German luxury car maker Audi announced the prices of its latest offering A8 L facelift in India.Audi A8 facelift, the refreshed version of Audi A8 is now available at the company’s dealerships across the country. Priced at ₹1.12 crore (ex-showroom, Mumbai), Audi A8 L facelift comes with minor tweaks in its interior as well as the exterior.The most manifest changes given to the new avatar of Audi A8 is the optional Matrix LED headlights, which is first in this segment. Beside this, the new Audi sedan is offered with more than 100 exterior colours, 23 interior colours and 12 wooden inlays.On the mechanical front, Audi A8 facelift is offered with two diesel engines and a petrol engine. The petrol motor is a 4.0-liter V8 Bi-Turbo TFSI, which can churn out a power of 435 PS and a torque of 580 Nm. Talking of the diesel engines, the car is powered by the 3.0 TDI and the 4.2 TDI. While the 3.0-liter V6 can produce 258 PS of power and 580 Nm of torque, and the latter claims to generate 385 PS of power and 850 Nm of torque. The car will be brought to India as Completely Built-up Unit (CBU).Audi India currently sells A4, A6, A8 in the passenger car segment (S6 and S4 in the performance versions of these sedans), Q3, Q5 and Q7 in the SUV segment and R8, V8 and R8 Spyder in the sports car category.Recently, the company opened the company’s largest used car showroom in India at Gurgaon. Audi is planning to expand its dealer networks to 40 in India by the end of 2014. Audi opened new showrooms in cities like Mumbai South, Lucknow, Bhubaneswar, Delhi Central, Karnal and Vadodara last year.(Ed:AJ)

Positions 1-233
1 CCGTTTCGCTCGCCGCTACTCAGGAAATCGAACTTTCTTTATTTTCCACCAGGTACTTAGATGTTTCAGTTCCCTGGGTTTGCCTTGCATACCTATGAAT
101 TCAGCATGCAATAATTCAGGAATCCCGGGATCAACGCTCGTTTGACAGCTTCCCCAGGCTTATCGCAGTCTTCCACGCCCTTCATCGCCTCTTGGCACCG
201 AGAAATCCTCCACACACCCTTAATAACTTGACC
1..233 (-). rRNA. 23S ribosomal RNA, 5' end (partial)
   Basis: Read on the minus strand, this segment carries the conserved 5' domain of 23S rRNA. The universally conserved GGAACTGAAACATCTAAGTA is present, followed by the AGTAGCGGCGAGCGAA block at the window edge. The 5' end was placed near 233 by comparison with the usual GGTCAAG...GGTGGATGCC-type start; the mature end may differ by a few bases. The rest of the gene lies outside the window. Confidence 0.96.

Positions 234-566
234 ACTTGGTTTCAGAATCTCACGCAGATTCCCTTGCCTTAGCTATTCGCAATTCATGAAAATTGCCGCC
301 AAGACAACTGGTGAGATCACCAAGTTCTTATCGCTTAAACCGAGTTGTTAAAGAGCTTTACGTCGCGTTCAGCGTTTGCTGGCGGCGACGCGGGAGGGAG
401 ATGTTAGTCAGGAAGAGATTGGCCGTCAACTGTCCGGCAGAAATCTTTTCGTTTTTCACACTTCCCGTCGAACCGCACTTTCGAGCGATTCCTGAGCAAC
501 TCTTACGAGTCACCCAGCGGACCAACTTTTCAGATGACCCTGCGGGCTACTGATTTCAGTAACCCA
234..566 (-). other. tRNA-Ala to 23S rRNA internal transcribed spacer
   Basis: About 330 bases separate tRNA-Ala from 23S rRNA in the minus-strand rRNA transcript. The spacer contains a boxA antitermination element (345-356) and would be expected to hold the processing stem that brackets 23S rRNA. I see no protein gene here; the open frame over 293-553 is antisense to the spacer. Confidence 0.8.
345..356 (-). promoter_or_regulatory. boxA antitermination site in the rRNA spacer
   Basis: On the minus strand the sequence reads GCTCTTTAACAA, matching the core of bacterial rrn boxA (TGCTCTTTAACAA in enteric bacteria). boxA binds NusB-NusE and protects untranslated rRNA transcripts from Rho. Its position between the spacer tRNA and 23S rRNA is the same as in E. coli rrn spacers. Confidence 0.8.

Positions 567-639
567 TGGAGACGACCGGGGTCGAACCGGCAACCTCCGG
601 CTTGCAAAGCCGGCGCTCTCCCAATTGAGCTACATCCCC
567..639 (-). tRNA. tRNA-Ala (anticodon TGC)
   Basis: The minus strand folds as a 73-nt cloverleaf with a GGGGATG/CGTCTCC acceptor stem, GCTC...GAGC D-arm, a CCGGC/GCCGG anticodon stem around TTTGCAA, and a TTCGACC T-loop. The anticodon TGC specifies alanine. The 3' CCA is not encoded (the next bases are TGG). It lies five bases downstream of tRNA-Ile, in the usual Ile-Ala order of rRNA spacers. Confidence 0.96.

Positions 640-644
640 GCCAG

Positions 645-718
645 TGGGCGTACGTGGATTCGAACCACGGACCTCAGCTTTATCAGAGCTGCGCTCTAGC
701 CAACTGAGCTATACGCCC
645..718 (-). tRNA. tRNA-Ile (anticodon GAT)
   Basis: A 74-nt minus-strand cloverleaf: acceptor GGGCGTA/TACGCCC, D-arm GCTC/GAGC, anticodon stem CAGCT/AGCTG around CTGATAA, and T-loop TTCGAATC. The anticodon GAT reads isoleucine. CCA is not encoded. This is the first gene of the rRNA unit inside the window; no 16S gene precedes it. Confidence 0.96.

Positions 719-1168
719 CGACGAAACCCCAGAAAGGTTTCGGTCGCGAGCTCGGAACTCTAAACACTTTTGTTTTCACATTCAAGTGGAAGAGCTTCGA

Kolkata: West Bengal Chief Minister Mamata Banerjee Thursday said that unity in diversity is India’s strength, and asked people to uphold the spirit and remain united. Referring to a Sanskrit phrase found in Maha Upanishad, ‘Vasudhaiva Kutumbakam’, meaning, “the world is one family”, the chief minister, on International Human Solidarity Day, urged everybody to stay united and fight the divisive forces. “On International Human Solidarity Day, let us pledge to uphold the spirit of ‘Vasudhaiva Kutumbakam’ in truest sense. Unity in diversity is India’s strength,” Banerjee tweeted. “We must all be united and fight against the forces which seek to divide us for selfish reasons,” she added. The United Nations’ (UN) International Human Solidarity Day is annually held on December 20 to celebrate unity in diversity. It also aims to remind people on the importance of solidarity in working towards eradicating poverty.